Author(s): Helen Brown
Helen Brown wasn't a cat person, but her nine-year-old son Sam was. So when Sam heard a woman telling his mum that her cat had just had kittens, he pleaded to go and see them. Helen's heart melted as Sam held one of the kittens in his hands, with a look of total adoration. In a trice the deal was done - the kitten would be delivered when she was big enough to leave her mother. A week later, Sam was dead. Not long after, a little black kitten was delivered to the grieving family. Totally traumatised by Sam's death, Helen had forgotten all about the new arrival. She was ready to send the kitten back, but Sam's younger brother wanted to keep her. There was no choice: Cleo had to stay. Kitten or not, there seemed no hope of becoming a normal family. But Cleo's zest for life slowly taught the traumatised family to laugh. She went on to become the uppity high priestess of Helen's household, vetoing visitors (in an uncannily spot-on way), terrifying dogs and building a very special bond with her human servants (aka the family).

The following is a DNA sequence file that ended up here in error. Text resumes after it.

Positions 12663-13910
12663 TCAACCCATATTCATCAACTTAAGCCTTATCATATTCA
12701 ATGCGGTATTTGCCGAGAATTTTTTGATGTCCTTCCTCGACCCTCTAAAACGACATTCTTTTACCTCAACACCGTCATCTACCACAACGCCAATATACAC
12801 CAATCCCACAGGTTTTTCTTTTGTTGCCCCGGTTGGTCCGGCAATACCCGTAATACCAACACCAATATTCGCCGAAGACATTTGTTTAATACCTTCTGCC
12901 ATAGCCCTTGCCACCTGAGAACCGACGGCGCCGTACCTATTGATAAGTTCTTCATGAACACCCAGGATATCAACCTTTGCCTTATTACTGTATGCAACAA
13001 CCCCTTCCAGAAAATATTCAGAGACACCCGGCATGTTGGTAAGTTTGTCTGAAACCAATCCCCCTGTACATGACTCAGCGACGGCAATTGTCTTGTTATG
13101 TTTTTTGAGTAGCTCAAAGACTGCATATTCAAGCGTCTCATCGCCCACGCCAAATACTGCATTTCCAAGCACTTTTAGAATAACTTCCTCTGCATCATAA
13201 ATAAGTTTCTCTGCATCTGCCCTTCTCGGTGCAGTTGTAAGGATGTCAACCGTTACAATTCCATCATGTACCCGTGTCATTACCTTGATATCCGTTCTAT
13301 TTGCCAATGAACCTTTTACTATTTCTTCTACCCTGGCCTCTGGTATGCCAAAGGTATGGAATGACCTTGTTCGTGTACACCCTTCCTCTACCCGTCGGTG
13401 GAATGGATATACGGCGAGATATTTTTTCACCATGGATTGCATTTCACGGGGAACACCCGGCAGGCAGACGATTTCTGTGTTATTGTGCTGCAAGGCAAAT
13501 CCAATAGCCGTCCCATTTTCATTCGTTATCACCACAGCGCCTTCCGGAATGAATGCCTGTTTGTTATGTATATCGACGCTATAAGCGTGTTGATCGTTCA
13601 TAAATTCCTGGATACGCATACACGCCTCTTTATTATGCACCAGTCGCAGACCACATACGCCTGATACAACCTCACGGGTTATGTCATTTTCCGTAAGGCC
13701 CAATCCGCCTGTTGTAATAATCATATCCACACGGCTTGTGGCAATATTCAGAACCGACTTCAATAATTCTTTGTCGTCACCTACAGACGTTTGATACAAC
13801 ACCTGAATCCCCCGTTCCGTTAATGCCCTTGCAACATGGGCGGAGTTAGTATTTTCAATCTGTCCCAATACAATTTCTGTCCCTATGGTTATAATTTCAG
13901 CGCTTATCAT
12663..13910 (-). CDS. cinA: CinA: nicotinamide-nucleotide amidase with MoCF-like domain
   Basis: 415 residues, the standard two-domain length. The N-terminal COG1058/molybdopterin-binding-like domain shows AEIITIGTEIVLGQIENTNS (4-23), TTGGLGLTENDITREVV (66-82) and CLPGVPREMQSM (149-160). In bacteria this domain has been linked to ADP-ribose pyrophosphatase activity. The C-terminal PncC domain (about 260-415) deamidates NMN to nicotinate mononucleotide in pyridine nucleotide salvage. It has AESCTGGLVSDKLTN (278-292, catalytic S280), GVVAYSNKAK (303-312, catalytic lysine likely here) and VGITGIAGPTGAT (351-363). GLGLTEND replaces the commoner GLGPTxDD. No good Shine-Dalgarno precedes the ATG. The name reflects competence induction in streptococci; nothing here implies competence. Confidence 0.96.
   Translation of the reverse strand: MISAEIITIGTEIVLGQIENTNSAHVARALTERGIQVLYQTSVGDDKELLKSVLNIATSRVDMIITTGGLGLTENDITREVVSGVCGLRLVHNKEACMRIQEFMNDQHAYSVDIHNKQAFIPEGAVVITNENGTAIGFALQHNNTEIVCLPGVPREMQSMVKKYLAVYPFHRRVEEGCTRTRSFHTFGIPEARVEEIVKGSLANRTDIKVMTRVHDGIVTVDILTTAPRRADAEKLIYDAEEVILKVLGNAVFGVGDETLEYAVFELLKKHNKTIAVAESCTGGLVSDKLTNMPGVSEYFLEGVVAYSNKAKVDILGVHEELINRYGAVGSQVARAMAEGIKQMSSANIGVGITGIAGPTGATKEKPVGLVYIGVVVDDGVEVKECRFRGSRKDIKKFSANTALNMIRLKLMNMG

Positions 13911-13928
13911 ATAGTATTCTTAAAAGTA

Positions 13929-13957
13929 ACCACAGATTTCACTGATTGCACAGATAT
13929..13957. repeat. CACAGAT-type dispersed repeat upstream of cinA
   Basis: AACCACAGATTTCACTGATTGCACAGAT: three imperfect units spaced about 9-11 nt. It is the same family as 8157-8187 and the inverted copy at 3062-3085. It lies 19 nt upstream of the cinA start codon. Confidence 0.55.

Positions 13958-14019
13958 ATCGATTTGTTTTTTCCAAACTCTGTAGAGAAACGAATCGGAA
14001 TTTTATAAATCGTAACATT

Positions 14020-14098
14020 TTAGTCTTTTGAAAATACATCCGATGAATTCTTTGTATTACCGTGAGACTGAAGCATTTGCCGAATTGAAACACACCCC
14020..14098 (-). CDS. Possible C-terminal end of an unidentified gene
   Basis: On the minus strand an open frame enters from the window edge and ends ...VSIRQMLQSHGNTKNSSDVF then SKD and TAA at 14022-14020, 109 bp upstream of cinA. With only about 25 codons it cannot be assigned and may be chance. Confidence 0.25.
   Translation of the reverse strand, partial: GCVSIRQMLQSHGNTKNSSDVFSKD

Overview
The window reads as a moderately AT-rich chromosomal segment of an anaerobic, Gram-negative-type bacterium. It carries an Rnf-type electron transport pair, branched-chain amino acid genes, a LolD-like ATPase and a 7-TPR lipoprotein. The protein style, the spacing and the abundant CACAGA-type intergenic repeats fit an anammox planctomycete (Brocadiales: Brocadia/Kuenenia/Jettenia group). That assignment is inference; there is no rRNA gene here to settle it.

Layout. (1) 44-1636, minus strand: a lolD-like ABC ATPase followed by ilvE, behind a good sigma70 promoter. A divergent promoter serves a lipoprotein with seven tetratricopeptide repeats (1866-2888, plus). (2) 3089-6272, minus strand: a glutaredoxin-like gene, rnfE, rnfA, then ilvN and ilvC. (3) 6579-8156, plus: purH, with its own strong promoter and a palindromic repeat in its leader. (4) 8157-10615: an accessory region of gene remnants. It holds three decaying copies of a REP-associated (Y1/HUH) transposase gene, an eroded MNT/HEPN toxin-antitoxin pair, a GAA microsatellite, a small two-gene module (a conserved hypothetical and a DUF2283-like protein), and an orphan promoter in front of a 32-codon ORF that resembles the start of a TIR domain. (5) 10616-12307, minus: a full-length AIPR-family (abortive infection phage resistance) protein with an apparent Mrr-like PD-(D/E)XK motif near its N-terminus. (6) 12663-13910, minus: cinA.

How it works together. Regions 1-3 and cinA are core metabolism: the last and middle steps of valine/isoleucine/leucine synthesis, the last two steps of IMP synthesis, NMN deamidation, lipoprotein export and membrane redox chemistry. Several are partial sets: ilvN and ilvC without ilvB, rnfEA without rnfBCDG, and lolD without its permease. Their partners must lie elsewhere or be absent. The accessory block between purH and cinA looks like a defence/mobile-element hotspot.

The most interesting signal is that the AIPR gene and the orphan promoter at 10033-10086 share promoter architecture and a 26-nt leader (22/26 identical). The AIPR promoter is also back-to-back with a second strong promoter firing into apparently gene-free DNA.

Helen Brown was born and brought up in New Zealand. After attending school in New Plymouth she studied journalism and became a cadet reporter with The Dominion. After meeting and marrying a Brit, Helen lived in England briefly before returning to New Zealand and having two sons, Sam and Rob. She became a popular columnist for The Dominion and her first book had recently been published when Sam was run over and killed. After the birth of her daughter, Lydia, Helen's marriage broke up and she moved to Auckland to work for the Auckland Star as a feature writer and columnist. Helen met and married Philip Gentry in 1991. Their family moved en masse to Melbourne in 1997, though Helen continues to write columns for the New Zealand media, where she's been voted Columnist of the Year several times.